Ever since the discovery of abundant onshore natural gas resources in North America, natural gas has been dubbed a major source of clean-burning fuel. The oil and gas industry is positioning natural gas as a “transition fuel” providing the missing link in the transformation of the North American energy supply from abundant, established sources like coal, to emerging, renewable energy sources like solar and wind. In order for natural gas to burn cleaner than coal and heavier hydrocarbons, less than 2 percent of natural gas can leak from wellhead to burner tip. This is because the main component of natural gas — methane — is a potent global warming gas 25 times stronger than CO2.
All governments have recognized that reducing the loss of natural gas from wellhead to burner tip is required. The Environmental Protection Agency (EPA) operates the voluntary Natural Gas STAR program and has proposed the OOOOa New Source Performance Standards for measuring and limiting methane emission from new, reconstructed or modified assets. The Department of Energy (DOE) kicked off an Advanced Research Projects Agency-Energy (ARPA-E) program labeled MONITOR (Methane Observation Networks with Innovative Technology to Obtain Reductions) to provide funding for next-generation methane detection methods. Canadian government programs are also in place to develop methods and metrics as well as provide funding for industry to address this issue head-on, particularly in Alberta. The Environmental Defense Fund (EDF) commenced its own version of MONITOR focused on a more immediate solution called the Methane Detectors Challenge. Also, an oil and gas industry group called ONE Future has proposed its strategy for moving forward in reducing methane emissions in a data-driven and industry-conscious way.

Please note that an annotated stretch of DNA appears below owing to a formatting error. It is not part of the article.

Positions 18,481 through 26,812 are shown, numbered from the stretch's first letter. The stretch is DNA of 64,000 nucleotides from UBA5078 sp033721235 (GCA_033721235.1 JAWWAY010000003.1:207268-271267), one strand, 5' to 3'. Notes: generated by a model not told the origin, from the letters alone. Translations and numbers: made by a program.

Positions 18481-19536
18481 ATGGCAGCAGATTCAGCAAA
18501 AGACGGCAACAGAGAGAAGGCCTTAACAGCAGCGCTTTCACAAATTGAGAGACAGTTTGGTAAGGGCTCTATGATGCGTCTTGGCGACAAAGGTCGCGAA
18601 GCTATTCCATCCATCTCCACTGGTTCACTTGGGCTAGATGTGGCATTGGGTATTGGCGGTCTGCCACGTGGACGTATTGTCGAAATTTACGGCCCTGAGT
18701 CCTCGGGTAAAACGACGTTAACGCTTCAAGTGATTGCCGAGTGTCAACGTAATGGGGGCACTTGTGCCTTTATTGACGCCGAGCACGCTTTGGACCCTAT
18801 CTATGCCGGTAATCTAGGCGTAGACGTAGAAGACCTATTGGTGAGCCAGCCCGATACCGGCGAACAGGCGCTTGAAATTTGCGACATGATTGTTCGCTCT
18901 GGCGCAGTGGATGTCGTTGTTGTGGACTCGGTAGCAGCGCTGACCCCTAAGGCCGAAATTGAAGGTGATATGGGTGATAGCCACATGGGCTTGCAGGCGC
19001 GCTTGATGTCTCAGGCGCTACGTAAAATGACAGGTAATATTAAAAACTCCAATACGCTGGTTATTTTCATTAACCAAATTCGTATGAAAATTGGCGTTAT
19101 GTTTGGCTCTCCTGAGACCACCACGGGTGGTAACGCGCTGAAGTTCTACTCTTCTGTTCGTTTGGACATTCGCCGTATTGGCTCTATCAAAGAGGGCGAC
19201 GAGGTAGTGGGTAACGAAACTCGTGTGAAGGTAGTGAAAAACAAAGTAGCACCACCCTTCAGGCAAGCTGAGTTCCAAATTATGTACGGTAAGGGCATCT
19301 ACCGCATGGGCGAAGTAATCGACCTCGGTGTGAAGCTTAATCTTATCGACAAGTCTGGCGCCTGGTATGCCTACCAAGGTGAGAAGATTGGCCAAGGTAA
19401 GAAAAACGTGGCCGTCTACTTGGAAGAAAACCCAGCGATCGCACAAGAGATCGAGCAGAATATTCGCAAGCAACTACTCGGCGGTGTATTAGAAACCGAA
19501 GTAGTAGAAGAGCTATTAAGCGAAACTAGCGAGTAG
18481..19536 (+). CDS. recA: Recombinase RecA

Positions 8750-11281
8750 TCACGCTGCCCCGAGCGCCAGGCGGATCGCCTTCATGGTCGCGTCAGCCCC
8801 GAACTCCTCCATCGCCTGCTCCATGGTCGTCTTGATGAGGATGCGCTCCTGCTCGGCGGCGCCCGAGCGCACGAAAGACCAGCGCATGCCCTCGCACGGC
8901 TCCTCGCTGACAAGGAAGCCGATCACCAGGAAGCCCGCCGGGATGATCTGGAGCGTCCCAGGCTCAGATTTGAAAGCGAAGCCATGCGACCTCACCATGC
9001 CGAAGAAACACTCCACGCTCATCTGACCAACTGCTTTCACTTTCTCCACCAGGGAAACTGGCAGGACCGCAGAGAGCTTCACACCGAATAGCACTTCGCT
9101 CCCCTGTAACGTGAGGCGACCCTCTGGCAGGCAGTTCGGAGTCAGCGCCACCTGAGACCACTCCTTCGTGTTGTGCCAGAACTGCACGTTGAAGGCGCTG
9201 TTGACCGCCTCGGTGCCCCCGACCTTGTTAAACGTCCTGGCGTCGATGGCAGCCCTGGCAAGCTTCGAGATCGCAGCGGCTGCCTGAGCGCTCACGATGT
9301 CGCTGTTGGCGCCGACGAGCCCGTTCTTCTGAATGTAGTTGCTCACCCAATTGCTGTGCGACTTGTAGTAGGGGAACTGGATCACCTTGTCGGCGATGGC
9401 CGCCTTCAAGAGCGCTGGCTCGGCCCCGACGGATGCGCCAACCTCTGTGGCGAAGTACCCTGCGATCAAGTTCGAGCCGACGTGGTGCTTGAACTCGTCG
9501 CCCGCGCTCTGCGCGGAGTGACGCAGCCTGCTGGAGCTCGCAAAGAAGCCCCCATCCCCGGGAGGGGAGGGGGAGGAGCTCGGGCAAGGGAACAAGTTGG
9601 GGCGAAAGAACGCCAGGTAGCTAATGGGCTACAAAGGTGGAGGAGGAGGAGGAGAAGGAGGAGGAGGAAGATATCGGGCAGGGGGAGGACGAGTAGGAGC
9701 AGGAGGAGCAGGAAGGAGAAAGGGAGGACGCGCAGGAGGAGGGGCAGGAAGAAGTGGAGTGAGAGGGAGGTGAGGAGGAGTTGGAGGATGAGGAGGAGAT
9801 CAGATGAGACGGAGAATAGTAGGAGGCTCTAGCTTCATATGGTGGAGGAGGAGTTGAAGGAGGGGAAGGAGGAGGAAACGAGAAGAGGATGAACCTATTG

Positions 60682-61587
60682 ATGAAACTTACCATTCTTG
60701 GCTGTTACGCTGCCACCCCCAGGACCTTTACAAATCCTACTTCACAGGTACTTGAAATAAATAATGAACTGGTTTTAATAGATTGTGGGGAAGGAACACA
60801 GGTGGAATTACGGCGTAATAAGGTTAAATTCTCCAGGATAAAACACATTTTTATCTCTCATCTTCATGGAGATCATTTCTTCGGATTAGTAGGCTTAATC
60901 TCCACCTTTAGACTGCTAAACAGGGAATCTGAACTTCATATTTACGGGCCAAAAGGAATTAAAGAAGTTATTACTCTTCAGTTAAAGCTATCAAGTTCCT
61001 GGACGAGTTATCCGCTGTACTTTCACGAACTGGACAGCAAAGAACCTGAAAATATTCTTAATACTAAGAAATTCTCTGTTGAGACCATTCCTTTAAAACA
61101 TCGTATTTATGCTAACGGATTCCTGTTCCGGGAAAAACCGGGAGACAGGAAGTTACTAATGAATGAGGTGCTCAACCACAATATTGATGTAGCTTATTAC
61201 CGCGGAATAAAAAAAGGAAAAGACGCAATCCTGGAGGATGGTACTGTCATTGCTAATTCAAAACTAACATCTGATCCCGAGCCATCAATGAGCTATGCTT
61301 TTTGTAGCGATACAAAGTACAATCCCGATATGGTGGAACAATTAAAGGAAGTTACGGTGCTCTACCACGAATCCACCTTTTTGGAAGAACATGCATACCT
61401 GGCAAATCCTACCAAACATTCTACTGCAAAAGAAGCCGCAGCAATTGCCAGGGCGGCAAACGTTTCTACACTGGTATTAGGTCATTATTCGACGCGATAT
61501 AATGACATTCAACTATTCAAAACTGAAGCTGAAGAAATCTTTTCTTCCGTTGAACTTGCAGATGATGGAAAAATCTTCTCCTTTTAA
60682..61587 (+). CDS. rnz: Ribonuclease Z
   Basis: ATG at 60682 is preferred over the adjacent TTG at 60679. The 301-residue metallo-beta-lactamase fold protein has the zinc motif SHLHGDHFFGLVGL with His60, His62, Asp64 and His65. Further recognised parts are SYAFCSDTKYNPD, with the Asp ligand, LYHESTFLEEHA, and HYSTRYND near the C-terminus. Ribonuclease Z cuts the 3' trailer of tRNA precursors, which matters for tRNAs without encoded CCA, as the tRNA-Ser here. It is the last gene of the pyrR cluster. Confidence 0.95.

Conversely, there are still others in the oil and gas industry who insist this is not a problem that needs to be addressed because the net benefits of natural gas vastly outweigh the detractions of methane emissions. But based on the actions of most stakeholders on both sides of the coin, it seems clear that preserving the positive potential of natural gas as a viable alternative or transition from traditional fossil fuels requires minimizing the disproportionate potential damage caused by methane emissions from assets in the natural gas value stream.
Minimizing methane emissions
The massive scale of the natural gas value stream presents a significant challenge to keeping methane out of the atmosphere. Traditionally, natural gas operators have relied on human auditory, visual and olfactory (AVO) methods for detecting leaks, which presents challenges.
“AVO methods are challenging given that most natural gas is colorless and odorless, and the loud sound a gas leak might produce is often obscured by noise from other equipment on-site, hence why specialized equipment such as optical gas imaging (OGI) is commonly used to detect leaks,” said Michael D’Antoni, vice president of GreenPath Energy Ltd, an emissions management service company in Calgary, Alberta, Canada, experienced in leak detection and measurement. “It’s not impossible to detect leaks via AVO, but it’s really hard.”